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'I was in pain all the time': Pregnant woman denied treatment for 'gangrenous ovarian cyst'

Kate Campbell had to have her ovary, fallopian tube and part of her abdominal wall removed.

Kate Campbell said she does not want any other woman to have the same experience she had.
Kate Campbell said she does not want any other woman to have the same experience she had.

A MOTHER-OF-three has said she was denied treatment for a painful and eventually gangrenous ovarian cyst that developed during one of her pregnancies until after she gave birth.

Kate Campbell was pregnant with her third child in 2008, when she found a pear-sized lump on her abdomen.

“I went to my GP because when you find a lump, you’re first thought it cancer. For me, I really wanted a diagnosis, I wanted to know what I had,” she said. “They were guessing that it was a mesenteric cyst but it was guesswork, they couldn’t see from the ultrasound what it was attached to or whether there was a blood supply going through it.”

The 48-year-old, who lives in Carlow with her husband and three children, told TheJournal.ie that she requested an MRI scan and a biopsy, but both requests were denied.

At the time I’d already had two kids. One I had without pain relief, so I said to the consultant ‘Get a needle, stick it in me, I’m a big girl I won’t cry’. I was just bewildered by it, I couldn’t understand that simple procedures were being denied to me.

At 34 weeks she was admitted to hospital with severe abdominal pain.

“The only medical care I received was 24 hours of pethidine [a type of painkiller] and an ultrasound,” she said. She was told her baby was fine and her lump was measured – it had grown since her initial scan.

IMG_20180518_184307 Kate Campbell pictured during her pregnancy in 2008.

“I was in really bad pain, any time I was active it would kick in. I had to spend a lot of time in bed and with the people around me I didn’t parade it, as much as I could I hid it from my kids and my friends, but I was in pain all the time,” Campbell explained.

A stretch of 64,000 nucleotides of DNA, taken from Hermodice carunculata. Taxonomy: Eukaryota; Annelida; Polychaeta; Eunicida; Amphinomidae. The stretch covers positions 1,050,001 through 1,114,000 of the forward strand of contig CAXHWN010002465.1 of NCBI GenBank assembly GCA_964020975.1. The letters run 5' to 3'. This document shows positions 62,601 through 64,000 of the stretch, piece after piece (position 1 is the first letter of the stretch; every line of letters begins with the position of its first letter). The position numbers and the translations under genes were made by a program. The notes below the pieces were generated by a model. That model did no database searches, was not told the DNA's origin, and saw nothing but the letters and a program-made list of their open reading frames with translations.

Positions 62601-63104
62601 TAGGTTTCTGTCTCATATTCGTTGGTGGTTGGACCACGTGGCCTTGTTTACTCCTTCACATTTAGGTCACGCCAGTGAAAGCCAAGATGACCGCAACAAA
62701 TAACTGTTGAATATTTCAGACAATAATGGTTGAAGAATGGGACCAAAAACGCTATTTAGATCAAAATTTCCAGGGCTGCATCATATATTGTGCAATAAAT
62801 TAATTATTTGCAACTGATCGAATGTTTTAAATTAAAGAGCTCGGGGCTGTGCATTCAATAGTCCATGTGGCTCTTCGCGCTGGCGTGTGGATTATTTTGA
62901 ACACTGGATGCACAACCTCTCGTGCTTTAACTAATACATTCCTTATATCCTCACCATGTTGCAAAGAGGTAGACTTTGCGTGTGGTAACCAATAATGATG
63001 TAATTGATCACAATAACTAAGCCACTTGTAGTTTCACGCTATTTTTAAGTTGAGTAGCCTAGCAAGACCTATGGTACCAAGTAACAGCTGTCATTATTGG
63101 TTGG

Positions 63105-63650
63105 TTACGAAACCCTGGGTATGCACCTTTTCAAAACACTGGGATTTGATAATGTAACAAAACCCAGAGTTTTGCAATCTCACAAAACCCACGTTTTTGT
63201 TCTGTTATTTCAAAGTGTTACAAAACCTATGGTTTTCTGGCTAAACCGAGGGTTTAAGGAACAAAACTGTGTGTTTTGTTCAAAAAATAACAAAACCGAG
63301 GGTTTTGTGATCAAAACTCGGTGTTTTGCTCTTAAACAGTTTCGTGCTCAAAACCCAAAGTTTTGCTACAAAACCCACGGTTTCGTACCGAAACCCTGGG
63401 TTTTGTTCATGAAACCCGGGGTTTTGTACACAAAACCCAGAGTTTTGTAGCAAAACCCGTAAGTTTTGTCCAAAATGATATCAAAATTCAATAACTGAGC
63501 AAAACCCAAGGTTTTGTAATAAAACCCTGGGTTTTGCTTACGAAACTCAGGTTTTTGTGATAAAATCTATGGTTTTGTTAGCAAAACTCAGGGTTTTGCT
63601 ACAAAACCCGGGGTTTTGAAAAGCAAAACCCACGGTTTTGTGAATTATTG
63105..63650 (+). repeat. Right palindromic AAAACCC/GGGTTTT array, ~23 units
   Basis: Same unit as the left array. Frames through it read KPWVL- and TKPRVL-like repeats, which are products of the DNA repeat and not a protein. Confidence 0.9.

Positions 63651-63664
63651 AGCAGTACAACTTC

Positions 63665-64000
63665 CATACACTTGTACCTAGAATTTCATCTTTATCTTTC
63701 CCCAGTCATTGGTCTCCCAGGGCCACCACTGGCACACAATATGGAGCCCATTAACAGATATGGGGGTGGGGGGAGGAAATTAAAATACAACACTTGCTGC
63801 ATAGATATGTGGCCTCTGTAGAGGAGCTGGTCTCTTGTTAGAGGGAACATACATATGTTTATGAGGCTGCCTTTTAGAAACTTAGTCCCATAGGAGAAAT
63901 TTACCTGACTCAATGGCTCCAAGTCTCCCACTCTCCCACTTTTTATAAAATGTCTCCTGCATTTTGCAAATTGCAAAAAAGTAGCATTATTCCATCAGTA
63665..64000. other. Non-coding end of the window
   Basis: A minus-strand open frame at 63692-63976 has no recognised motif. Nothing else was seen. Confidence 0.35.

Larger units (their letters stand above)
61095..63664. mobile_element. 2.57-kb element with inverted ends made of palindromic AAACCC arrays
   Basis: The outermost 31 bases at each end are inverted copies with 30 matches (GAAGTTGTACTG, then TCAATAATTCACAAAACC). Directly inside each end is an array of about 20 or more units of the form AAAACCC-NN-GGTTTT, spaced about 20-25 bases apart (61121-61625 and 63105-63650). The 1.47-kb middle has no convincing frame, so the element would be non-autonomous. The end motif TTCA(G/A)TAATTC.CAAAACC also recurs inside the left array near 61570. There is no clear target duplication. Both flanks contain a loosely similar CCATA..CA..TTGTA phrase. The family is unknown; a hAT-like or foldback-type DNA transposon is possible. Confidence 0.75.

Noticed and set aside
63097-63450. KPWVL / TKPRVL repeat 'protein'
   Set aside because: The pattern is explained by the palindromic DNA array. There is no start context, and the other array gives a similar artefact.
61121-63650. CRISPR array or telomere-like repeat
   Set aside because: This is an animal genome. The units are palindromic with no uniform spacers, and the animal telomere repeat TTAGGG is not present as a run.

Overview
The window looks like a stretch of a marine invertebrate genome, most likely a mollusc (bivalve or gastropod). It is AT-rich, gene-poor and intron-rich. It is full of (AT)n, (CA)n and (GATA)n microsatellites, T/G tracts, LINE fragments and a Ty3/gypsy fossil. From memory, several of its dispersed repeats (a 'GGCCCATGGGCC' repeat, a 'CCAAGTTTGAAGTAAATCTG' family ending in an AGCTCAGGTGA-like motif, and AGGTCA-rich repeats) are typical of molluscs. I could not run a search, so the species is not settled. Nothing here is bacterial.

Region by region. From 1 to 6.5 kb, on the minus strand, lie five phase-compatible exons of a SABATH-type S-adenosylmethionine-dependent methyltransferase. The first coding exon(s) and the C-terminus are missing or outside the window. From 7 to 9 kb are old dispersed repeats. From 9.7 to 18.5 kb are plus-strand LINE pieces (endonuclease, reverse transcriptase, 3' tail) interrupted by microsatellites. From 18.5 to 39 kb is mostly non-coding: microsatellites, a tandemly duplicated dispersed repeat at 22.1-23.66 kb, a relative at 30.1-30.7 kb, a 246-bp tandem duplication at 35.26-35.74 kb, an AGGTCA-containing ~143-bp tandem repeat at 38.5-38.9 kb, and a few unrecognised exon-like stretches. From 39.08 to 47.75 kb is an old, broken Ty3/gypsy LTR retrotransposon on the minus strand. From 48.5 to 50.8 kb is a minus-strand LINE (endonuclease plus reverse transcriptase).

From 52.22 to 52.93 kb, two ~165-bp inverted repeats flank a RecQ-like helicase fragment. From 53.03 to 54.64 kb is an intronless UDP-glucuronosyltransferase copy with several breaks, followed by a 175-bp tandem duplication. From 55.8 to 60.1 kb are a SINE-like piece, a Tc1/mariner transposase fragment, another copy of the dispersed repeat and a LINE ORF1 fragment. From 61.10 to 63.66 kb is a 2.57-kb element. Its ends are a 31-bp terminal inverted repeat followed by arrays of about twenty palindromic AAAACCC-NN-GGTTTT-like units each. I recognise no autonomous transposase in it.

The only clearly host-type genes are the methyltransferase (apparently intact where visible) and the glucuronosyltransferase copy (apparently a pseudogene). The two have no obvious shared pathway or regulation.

Over the next number of weeks she asked for tests and to be induced early. When her due date arrived, she also asked to be induced, but this request was denied.

Two weeks after her due date she gave birth to her daughter without any complications, but she said she still “felt terrible”.

‘A lucky woman’

A fortnight later, she woke up in the middle of the night with “indescribable pain”. She had emergency surgery to remove the cyst and said she was told by her surgeon that she was “a lucky woman”.

The whole cyst had twisted in on itself and it had been rotting for weeks. They didn’t have a timescale but thought it was probably at 34 weeks when that first started to happen because of the pain I’d felt from that point. It got to the stage where the contents of it were nothing but black liquid.
The membrane of the cyst had adhered to my ovary and abdominal wall. My fallopian tube had collapsed as well. I lost my ovary, fallopian tube and part of the abdominal wall had to be scraped away.

“At some point it could have burst and I’m really lucky it didn’t because with that infection – basically a bag of rotten fluid pumped into your system – I could have been dead. I would have left behind a two-week-old baby, a four-year-old and a seven-year-old.”

Campbell decided in the last week to join the Eighth Amendment referendum campaign and to share her story, as she believes she would have had more control over her treatment if doctors had not “had their hands tied”.

‘Very unwell’

In an article last year, Dr Joe Aquilina, a consultant obstetrician and gynaecologist at London Bridge Hospital, wrote that it is rare that a cyst needs to be removed during surgery.

However, he said this may be required if “a cyst develops on a stem from an ovary, and becomes twisted (torsion)”.

“If this happens, you may become very unwell and your ovary could be damaged.”

He also said doctors would consider removing the cyst if it was “causing pain or growing very quickly”.

“A cyst in early pregnancy can be removed using keyhole surgery (laparoscopy). However, if the cyst is large, or if you are in late pregnancy, your doctor may need to do the operation by making an incision in your tummy.”

Kate Campbell said she has moved on from what happened, but she wants to ensure other women do not go through the same experience.

“This is not about me anymore. I have two daughters and I don’t want them to grow up in an atmosphere where women’s bodies are disrespected in that way and women’s brains are disrespected – their own will.

“I don’t want anyone else to have to go through that.”

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